5 of the Most Frequently Asked Questions about Pain Management
Q1. What is chronic pain?
Chronic pain refers to a type of pain which occurs for more than six months after the expected recovery period for an illness. It continues for a long time because it's developed into a chronic condition. The pain may not be constant; however, it does interfere with activities and daily life.
Q2. What is a pain management program?
A pain management program provides individuals with various skills to help them in managing the experienced pain better. A cure isn’t promised with such programs; however, the quality of life does improve. Moreover, the individual in pain can have more control of his or her life.
Q3. How can I make others understand the pain I am in?
Since others can’t feel the pain you are experiencing, it is vital for them to know the role they have in assisting you to manage your pain. Learn about coping, support, and improved communication techniques that you can use to help others understand and empathize with your situation. Acknowledging the symptoms and emotions that you experience throughout your journey will help the healing process.
Q4. What will happen to patients who depend on opiates for pain relief?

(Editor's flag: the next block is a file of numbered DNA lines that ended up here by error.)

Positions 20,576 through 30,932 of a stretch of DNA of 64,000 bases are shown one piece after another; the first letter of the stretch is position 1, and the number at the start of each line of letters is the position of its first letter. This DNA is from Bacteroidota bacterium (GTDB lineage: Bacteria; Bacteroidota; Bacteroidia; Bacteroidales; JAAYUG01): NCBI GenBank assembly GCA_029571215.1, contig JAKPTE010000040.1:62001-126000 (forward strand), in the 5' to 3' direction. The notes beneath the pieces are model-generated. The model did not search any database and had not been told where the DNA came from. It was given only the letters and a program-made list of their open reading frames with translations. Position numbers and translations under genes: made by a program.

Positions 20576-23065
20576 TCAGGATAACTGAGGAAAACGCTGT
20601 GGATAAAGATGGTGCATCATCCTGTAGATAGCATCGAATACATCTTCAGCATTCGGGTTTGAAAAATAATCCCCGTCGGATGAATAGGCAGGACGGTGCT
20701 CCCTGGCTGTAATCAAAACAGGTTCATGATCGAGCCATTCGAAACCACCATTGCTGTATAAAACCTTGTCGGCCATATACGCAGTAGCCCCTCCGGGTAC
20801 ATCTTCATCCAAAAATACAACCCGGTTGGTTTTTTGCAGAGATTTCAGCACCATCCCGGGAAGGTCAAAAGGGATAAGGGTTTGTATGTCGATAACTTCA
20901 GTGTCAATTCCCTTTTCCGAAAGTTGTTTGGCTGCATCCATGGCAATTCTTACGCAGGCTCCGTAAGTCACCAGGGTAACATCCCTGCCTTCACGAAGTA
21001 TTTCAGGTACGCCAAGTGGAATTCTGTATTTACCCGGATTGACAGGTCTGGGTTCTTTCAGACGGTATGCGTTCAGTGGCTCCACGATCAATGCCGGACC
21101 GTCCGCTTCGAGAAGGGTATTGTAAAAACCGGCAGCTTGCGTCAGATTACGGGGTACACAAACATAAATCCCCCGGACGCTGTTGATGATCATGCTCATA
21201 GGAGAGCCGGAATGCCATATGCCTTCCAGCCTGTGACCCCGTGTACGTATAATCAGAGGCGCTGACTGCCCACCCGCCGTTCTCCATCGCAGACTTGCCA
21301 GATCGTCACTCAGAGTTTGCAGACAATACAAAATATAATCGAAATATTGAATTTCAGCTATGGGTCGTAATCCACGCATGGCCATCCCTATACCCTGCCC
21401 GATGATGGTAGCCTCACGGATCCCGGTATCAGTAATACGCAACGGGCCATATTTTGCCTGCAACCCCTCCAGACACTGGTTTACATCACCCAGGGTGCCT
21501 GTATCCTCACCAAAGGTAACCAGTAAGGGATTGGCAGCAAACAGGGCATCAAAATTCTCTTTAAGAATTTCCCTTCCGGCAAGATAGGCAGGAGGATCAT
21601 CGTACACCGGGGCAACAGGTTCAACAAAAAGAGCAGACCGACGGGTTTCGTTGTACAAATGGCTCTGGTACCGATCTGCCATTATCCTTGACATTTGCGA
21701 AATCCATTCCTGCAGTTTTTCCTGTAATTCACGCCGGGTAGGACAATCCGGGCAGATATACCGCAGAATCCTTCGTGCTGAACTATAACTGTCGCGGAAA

Since opioids can be addictive, the FDA has demanded a development of REMS – Risk Evaluation and Mitigation Strategies. The program will give all of the patients and involved medical staff information about the benefits and the risk of opioids. The individual in pain will be given proper counseling, as well as drug guides. In many cases, the person in pain will feel isolated, concerned, and frustrated – if or when this happens, it is important to openly communicate with your pain management team or primary care physician, so they can evaluate other pain-relieving treatment options that are appropriate for you. No individual experiencing pain should be prevented from feeling better.
Q5. What can I expect from a visit with a pain management specialist?
You should go to the appointment prepared with a list of questions, detailed pain log, and summary report from previous doctors. The doctor will then be able to spending more time assessing your condition to come up with a treatment plan. The specialist may ask you about symptoms unrelated related to pain but are a related to your condition. Such symptoms include sleep patterns, stomach symptoms, emotional status, and bowel symptoms.
He or she may also ask you to provide a blood test and get medical images after the physical and history exam is over. This will help to tailor a treatment plan that is individualized according to the individual’s need. The plan can include possible procedures, medications, physical therapy, and help with emotions.